Like many Copyfighters, I've come to rely on Creative Commons over the past few years to fine-tune my copyright. Creative Commons is prominently featured in "Darknet," and they're one of our major partners at Ourmedia.org. (The Guardian UK today calls CC and Ourmedia "cousins"; ah, the joys of familial bonds.)
I thought I'd ask Copyfight readers if you have any insights into two licensing areas.
1) Of all the Creative Commons licenses, none enables the creator of a work to allow her work to be used for commercial purposes but to be compensated for it.
There are several ways to go with this. The copyright owner grants an agent to negotiate on his or her behalf with a third party (such as a cable network or portable device manufacturer). The license provides that the creator is paid a fixed percentage of revenues generated.
A colleague and I approached the good folks at CC, who told us this kind of license wasn't in their game plan. So we're thinking of ways of making this happen outside of the CC framework.
Thoughts? Anyone interested in helping us devise a new kind of license that compensates the copyright holder? I could see rolling this out on Ourmedia in a few months, and thousands of people signing on.
2) On a few occasions, people have asked me whether they have the right to take photographs of individuals or children or teens in public places and publish these photos to the Web. The person or persons in the images are identifiable, but the photographer is doing it for creative, not commercial, purposes.
In some cases, they assign a Creative Commons license that allows derivative works to be made. Other times, they donate the image to the public domain.
It's happening today at sites like Flickr (and maybe Ourmedia, I'm not sure about that). If you tell the amateur photographers at Flickr that you need a release form from the subjects before posting the photos, they'll look at you like you're crazy. That's where the culture is moving.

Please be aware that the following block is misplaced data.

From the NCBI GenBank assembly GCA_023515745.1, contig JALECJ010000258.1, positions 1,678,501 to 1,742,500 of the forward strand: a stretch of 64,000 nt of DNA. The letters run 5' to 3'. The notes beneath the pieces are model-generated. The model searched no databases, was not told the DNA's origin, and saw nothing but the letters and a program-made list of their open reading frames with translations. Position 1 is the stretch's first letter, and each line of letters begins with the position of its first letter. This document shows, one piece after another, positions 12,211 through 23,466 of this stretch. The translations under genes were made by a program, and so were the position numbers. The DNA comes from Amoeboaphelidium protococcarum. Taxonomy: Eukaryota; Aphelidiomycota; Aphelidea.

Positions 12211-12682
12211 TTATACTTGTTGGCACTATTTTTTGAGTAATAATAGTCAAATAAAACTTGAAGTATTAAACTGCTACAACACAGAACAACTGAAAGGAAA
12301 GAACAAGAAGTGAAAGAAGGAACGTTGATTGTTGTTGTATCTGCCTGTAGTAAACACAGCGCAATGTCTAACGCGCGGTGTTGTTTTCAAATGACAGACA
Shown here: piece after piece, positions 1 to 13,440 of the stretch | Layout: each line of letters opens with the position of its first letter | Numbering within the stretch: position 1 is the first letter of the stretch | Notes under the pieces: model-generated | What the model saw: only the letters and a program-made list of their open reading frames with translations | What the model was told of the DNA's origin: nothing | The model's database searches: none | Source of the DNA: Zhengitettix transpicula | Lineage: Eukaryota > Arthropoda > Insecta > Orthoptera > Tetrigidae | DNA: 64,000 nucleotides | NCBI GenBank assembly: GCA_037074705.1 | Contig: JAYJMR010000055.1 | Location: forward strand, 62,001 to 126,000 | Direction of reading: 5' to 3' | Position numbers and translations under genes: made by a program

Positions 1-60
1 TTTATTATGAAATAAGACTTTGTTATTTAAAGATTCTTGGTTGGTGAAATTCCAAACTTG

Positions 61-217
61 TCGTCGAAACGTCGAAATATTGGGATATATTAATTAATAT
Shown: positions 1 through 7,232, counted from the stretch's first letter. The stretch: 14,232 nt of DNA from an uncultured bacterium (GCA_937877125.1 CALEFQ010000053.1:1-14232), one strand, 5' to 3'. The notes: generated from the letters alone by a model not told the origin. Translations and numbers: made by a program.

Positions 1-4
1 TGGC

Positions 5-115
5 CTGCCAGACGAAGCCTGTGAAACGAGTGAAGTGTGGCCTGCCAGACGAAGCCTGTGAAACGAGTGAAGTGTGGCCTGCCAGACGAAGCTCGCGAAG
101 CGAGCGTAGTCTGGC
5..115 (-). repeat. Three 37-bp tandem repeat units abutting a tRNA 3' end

I asked Creative Commons whether a photographer can assign a CC share-alike license to a batch of photographs if the subject in the photo is clearly identifiable, or whether you always need a release form (which no one except professional photogs uses).
Their answer was that it's a complex issue and not an area they generally get involved in.
I just bought a terrific new digital camera and, like millions of other people, now have the ability to snap amazing, beautiful candids of street scenes, public parks and other places where people hang out in public. My friend has a good lens on his digital camera and has snapped some terrific close-ups of kids playing soccer on a public field. Years ago, they might have appeared as a tiny fuzzy image. Now you can see who they are in full gigapixel glory.
In California, there's a right to control the use of your own images. Other states have other statutes, but most probably don't.
So. Any thoughts or guidelines about when it's permissible to donate images of identifiable people to the public domain or under a sharealike license without obtaining a release?